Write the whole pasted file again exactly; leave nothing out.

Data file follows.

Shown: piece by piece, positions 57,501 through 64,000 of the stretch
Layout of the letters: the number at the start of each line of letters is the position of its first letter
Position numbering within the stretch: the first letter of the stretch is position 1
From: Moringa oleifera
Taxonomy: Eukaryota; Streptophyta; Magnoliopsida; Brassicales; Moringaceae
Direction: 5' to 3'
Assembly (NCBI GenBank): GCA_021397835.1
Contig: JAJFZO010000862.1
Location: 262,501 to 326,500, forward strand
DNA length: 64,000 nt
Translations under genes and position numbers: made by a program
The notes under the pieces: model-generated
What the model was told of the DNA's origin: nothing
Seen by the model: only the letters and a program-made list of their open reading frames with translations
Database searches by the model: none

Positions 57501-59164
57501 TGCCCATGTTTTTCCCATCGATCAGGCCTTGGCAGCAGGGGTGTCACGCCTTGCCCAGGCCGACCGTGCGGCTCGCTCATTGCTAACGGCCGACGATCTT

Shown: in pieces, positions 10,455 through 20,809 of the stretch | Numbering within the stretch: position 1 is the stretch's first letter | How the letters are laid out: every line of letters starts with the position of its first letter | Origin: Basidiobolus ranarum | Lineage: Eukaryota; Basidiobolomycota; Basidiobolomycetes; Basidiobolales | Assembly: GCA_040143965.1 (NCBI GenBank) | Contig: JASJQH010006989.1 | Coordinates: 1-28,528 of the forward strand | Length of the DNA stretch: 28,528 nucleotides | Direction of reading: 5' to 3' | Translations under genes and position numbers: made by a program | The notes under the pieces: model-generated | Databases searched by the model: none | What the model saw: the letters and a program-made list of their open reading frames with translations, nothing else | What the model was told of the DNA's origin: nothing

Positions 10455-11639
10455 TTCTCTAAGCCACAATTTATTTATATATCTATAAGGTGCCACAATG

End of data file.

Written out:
Shown: piece by piece, positions 57,501 through 64,000 of the stretch
Layout of the letters: the number at the start of each line of letters is the position of its first letter
Position numbering within the stretch: the first letter of the stretch is position 1
From: Moringa oleifera
Taxonomy: Eukaryota; Streptophyta; Magnoliopsida; Brassicales; Moringaceae
Direction: 5' to 3'
Assembly (NCBI GenBank): GCA_021397835.1
Contig: JAJFZO010000862.1
Location: 262,501 to 326,500, forward strand
DNA length: 64,000 nt
Translations under genes and position numbers: made by a program
The notes under the pieces: model-generated
What the model was told of the DNA's origin: nothing
Seen by the model: only the letters and a program-made list of their open reading frames with translations
Database searches by the model: none

Positions 57501-59164
57501 TGCCCATGTTTTTCCCATCGATCAGGCCTTGGCAGCAGGGGTGTCACGCCTTGCCCAGGCCGACCGTGCGGCTCGCTCATTGCTAACGGCCGACGATCTT

Shown: in pieces, positions 10,455 through 20,809 of the stretch | Numbering within the stretch: position 1 is the stretch's first letter | How the letters are laid out: every line of letters starts with the position of its first letter | Origin: Basidiobolus ranarum | Lineage: Eukaryota; Basidiobolomycota; Basidiobolomycetes; Basidiobolales | Assembly: GCA_040143965.1 (NCBI GenBank) | Contig: JASJQH010006989.1 | Coordinates: 1-28,528 of the forward strand | Length of the DNA stretch: 28,528 nucleotides | Direction of reading: 5' to 3' | Translations under genes and position numbers: made by a program | The notes under the pieces: model-generated | Databases searched by the model: none | What the model saw: the letters and a program-made list of their open reading frames with translations, nothing else | What the model was told of the DNA's origin: nothing

Positions 10455-11639
10455 TTCTCTAAGCCACAATTTATTTATATATCTATAAGGTGCCACAATG